When HIV patients begin to develop a resistance to the cocktail of drugs treating their disease, this startup's test helps to advise doctors which inhibitor combination to use and which to avoid.This content was published on July 8, 2002 - 18:59
In trade publications, researchers report that some patients receiving treatment for HIV have developed a resistance to one or even several drugs being used. Doctors are being encouraged by their advisory associations to monitor resistance. One way to do that is to use "replicative phenotyping test".
DiaGene, a University of Basel spinoff company, is one of a handful of companies worldwide in a position to commercialize a diagnostic assays that can do a direct "phenotyping" of viral diseases.
Its assay is a "second generation" test. Such tests measure the survival and growth rate of sample viruses from a patient when exposed to a particular drug or set of drugs. If the sample produces color (by an engineered "reporter" that indicates virus growth), it is resistant to the medication.
Because HIV treatment tends to be centralized across various regions in Europe, marketing and distribution should be fairly straightforward for the young company, but DiaGene will not be selling the test system to laboratories or treatment centers.
Instead, it will be offering testing as a service, according to Dr Thomas Klimkait, Head of Molecular Diagnostics, Institute for Medical Microbiology, University of Basel, who works as consultant for the startup company.
Dr Klimkait told Swiss Venture that the administration is complex and for the time being the testing will be done by DiaGene.
Testing not limited to HIV resistance
DiaGene says it will also sell the test to pharmaceutical companies involved in HIV drug development in Europe for the profiling of new HIV inhibitors and to drug-specifically monitor performance of their drugs.
Eventually DiaGene's PhenoTect platform could be deployed to other testing centers interested in offering such testing as a service.
The future growth of DiaGene is based on developing a range of tests for other viruses.
DiaGene investor, Dr. Jost Harr of the ErfindungsVerwertung AG, which provided seed funding along with other investors, told Swiss Venture Update that DiaGene is expected to expand its product range to include resistance tests for other major viral diseases such as Hepatitis B and C.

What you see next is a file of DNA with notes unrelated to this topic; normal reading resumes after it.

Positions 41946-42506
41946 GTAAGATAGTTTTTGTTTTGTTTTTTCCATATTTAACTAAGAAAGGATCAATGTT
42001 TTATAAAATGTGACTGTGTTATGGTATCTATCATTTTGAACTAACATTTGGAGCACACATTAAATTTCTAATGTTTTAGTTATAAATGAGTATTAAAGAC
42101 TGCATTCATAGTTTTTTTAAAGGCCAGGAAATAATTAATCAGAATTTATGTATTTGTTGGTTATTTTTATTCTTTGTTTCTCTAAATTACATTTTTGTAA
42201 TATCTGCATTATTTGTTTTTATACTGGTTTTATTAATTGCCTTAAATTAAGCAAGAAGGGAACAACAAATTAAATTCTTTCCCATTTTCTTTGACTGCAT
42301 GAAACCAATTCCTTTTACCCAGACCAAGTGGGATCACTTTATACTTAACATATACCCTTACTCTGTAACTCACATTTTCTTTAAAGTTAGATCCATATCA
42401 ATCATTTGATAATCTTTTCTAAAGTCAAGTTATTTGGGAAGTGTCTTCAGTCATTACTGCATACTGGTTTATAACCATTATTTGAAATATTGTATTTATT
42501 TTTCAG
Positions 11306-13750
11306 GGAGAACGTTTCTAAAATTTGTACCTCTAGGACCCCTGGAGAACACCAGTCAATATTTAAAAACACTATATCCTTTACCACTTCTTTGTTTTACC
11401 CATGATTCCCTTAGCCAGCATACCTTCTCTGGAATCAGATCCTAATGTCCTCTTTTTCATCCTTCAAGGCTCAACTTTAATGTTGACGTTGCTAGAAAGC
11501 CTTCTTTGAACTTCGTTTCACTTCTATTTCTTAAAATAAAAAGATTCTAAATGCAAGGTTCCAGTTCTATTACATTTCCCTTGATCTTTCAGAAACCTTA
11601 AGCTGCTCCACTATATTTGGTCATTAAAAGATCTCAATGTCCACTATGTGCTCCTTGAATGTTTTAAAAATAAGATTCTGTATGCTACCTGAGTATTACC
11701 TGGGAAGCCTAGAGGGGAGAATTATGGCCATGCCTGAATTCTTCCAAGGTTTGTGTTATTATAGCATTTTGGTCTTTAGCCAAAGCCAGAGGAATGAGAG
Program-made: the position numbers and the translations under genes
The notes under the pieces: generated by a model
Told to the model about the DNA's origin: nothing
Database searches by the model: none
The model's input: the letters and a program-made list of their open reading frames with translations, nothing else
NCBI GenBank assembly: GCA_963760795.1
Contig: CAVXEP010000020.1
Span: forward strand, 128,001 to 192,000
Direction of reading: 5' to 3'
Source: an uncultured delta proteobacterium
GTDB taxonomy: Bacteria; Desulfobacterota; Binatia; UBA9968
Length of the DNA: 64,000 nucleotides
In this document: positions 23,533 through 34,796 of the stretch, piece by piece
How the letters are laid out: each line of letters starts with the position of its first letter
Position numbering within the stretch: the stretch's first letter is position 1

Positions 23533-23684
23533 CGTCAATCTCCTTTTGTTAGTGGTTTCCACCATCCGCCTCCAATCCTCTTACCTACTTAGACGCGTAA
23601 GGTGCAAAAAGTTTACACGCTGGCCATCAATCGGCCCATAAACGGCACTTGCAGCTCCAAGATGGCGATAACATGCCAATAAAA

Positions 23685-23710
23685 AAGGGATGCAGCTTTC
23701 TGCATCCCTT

Potential to save money
According to a number of articles in the Journals of the American Medical Association, resistance testing of viruses is costly. But first studies of clinical cost calculations for HIV-patients show that proper implementation of treatment would reduce costs and may prompt more appropriate choices in therapy.
Other privately owned companies in the field include, Belgian Virco Group NV, which is selling a phenotyping test and was acquired by Johnson & Johnson in 2002, as well as ViroLogic, a US based firm, which recently announced an alliance with Pfizer on resistance testing.
Resistance testing, including the phenotyping test PhenoTect, is currently in the approval phase at the Swiss Department of Social Insurance, which covers health insurance. If it approves the test, then doctors will be able to invoice the health insurance companies for the cost of doing the tests.
The young company raised a total of SFr 1 million seed capital from a number of investors, including the ErfindungsVerwertung AG, an investment company.
Further capital requirements are not urgent the principles told Swiss Venture.
Unlike a biotechnology drug development company, diagnostics companies start to generate revenues earlier.
The startup employs 7 people with plans to hire 3 more by the end of the year. It is a spinoff of the University of Basel and it received help from the technology transfer office there, known as the WTT Wissens und Technologietransfer Stelle, to prepare to spin off the research.
The WTT has helped register 20 patents and expedited the emergence of 12 startups, including NanoSurf, Myocontract Pharmaceuticals, and Canoo Engineering, three growing high tech firms.
by Valerie Thompson
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